January 2016

January 2016

Updated by
Matt Ehlman

By applying for the Bush Fellowship I thought that I would be able to complete research and finish writing my PhD dissertation. Additionally, I had been brainstorming with my colleagues about creating a nonprofit that would focus on rural philanthropy. My friends and I floated the idea to colleagues, academic researchers, nonprofit leaders and philanthropists about an institute that would be located in rural America, focus on rural philanthropic issues, build capacity for rural nonprofits and hold resources that would be important to the third sector and broader society. In my Bush Fellowship application, I honed in on these two goals, all the while feeling that the two together would be a stretch to accomplish in the two years, but both are tangible goals and, with effort, could be reached. Now after the multiple Fellowship application rounds, the interviews, the announcement of the Fellowship and the Fellowship retreat, what I have reflected on the most are the words from the Bush Foundation staff person, paraphrased here: “. .  .we believe you are going to accomplish the goals you have outlined in the application, but what we are investing in is the next ten or twenty years and what you want to do over the decades. . .”.  

The Bush Fellowship has provided opportunities that were well outside any possibilities that existed pre-Fellowship. It has provided time to focus on my immediate goals, my goals for the time of the Fellowship, but most importantly, thus far, it has challenged me to think about ten and twenty years down the road. This is not to say I have identified all that will happen or that I have planned that far in the future, but rather, I have identified what I need in order to be an active community member and to continue to offer fresh ideas for the common good.  

The Fellowship has certainly broadened my network and has increased inquiries about our company, The Numad Group, our co-working space, which we call ‘The Garage,’ and our various events, most notably ‘The Morning Fill Up’ which invites members of the community to a dialogue with a prominent leader in the region or an expert in a relevant topic. These guests have included the South Dakota Governor, the President of the Oglala Sioux Tribe, the Executive Director for the Kentucky Health Exchange and the President of the Bush Foundation, among many others. We have benefited from the interest and the cache that the Bush Foundation’s name provides, and has been important to recognize the potential that exists in promoting the people that have made the co-working space flourish, making our consulting firm successful, stretching capacity at public events, and envisioning community-wide collaboration.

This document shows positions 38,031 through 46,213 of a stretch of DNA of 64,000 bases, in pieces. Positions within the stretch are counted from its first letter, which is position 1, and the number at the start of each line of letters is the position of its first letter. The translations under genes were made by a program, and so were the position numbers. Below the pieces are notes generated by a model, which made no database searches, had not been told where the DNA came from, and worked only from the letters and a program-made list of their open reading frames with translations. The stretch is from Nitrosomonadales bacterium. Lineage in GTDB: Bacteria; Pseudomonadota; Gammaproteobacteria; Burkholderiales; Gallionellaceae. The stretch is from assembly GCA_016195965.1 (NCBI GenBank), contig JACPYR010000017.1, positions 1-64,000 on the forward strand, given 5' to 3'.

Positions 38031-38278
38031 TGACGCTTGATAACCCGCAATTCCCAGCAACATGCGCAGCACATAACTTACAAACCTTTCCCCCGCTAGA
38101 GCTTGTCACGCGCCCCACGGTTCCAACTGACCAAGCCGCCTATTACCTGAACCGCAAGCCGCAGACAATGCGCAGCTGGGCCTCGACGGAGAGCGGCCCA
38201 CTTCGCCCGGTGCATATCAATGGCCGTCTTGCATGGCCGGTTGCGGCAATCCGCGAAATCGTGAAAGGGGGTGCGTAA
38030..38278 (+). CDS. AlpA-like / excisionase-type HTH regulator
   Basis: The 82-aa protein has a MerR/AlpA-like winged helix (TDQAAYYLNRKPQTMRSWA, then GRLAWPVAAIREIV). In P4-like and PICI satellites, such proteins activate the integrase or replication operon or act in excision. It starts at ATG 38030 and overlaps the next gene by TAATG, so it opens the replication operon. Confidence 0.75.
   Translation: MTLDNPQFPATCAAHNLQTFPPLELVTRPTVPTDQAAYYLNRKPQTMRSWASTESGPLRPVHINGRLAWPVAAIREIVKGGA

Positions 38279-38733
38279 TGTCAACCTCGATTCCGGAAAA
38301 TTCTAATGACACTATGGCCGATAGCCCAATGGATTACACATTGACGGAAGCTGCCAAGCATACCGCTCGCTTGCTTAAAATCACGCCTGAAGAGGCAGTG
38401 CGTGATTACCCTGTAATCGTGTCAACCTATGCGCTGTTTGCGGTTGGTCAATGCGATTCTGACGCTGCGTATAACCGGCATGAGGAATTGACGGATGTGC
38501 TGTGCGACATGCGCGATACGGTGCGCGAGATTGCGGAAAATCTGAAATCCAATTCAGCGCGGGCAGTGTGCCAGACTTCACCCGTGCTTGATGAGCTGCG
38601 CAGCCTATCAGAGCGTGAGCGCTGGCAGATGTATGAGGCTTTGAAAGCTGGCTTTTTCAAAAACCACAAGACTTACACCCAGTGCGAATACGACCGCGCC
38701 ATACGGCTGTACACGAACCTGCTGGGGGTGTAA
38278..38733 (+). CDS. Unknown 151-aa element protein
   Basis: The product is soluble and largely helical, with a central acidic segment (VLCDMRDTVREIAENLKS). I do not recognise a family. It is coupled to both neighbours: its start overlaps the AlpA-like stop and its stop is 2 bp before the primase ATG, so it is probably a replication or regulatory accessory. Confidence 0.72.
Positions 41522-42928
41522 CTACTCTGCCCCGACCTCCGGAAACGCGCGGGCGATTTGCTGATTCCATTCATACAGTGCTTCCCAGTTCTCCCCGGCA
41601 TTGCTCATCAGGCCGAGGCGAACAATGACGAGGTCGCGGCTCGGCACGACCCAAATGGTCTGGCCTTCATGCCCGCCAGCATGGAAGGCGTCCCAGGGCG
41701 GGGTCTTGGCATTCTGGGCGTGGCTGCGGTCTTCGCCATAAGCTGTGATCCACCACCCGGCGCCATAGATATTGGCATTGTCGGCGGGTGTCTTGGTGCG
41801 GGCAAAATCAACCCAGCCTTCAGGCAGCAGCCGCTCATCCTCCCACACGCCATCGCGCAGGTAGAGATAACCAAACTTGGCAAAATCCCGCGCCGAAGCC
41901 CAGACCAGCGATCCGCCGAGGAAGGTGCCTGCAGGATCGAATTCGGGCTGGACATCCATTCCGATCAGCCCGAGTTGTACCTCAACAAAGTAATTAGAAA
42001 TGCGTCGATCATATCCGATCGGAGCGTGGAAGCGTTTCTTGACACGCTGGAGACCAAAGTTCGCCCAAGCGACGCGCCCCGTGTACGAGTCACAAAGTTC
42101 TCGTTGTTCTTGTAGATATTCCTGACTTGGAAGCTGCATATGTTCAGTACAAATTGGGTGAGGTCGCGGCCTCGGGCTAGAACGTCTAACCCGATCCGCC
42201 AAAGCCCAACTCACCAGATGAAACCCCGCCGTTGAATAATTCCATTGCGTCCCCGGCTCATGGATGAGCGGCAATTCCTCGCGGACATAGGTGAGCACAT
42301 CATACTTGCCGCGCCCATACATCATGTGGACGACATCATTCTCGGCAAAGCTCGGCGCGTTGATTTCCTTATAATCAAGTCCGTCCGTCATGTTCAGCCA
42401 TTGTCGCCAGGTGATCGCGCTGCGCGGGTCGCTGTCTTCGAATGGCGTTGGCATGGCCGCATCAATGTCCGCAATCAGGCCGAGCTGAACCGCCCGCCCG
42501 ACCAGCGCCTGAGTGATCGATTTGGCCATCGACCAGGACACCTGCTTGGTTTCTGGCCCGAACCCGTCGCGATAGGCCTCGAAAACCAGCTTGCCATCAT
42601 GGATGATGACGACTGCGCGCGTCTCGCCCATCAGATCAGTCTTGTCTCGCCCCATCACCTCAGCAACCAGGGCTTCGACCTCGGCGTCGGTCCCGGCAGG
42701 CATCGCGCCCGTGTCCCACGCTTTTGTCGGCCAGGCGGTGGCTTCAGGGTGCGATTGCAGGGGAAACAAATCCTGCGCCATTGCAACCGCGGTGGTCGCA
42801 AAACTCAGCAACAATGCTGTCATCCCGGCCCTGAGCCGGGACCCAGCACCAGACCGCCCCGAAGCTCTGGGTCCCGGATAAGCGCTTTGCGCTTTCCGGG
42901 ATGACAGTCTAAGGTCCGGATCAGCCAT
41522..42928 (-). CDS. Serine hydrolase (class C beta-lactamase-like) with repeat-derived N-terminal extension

The Fellowship is an opportunity to highlight the people that make all of this work. I have learned this is a difficult message to get across to those interested, because it is easier for people to focus on the Fellowship and the recipient of the Fellowship, instead of recognizing that, in my case, the only way I am a Fellow is because of a number of other people and that the only reason the goals of the Fellowship are met is because of the generosity of many. During the first six months of the Fellowship, I recognized how important it is to advance the important work of others. The Fellowship is a wonderful tool to promote the good work of good people whom we all get to celebrate in our communities. 

I have also learned to appreciate the significance of the Bush Foundation and the credibility or social capital that it gives a Fellow. In part because of the prestige of the Fellowship, a significant endowment donation has been pledged to the idea of the rural philanthropy institute. The gift has been made despite the fact that the organization is still in concept form. Additionally, the donor has committed to help raise additional funds to build an endowment. This experience is one of many reminders that people want to be a part of positive movements, of advancing their community and are willing – without even being asked – to support it. 

Those words from the Bush Foundation staff member are important and the challenge to look ahead to the future is critical, but focusing on today and on the dissertation and on establishing the mission, vision and legal framework of the Rural Philanthropy Institute is also necessary and the only way to accomplish that is to find a balanced approach to work and life. The first six months of this journey have allowed me to evaluate, plan, and make intentional decisions to do the work. This has not been as easy as I had anticipated and looking forward to the next six months, I will deliberately carve out more time for accomplishing the work in front of me and better balance opportunities for the future.

The question with which I will end this entry, but with which I will continue to grapple, and is perhaps the most important lesson of this journey thus far: How am I using this Fellowship to support those around me and supplement their good work?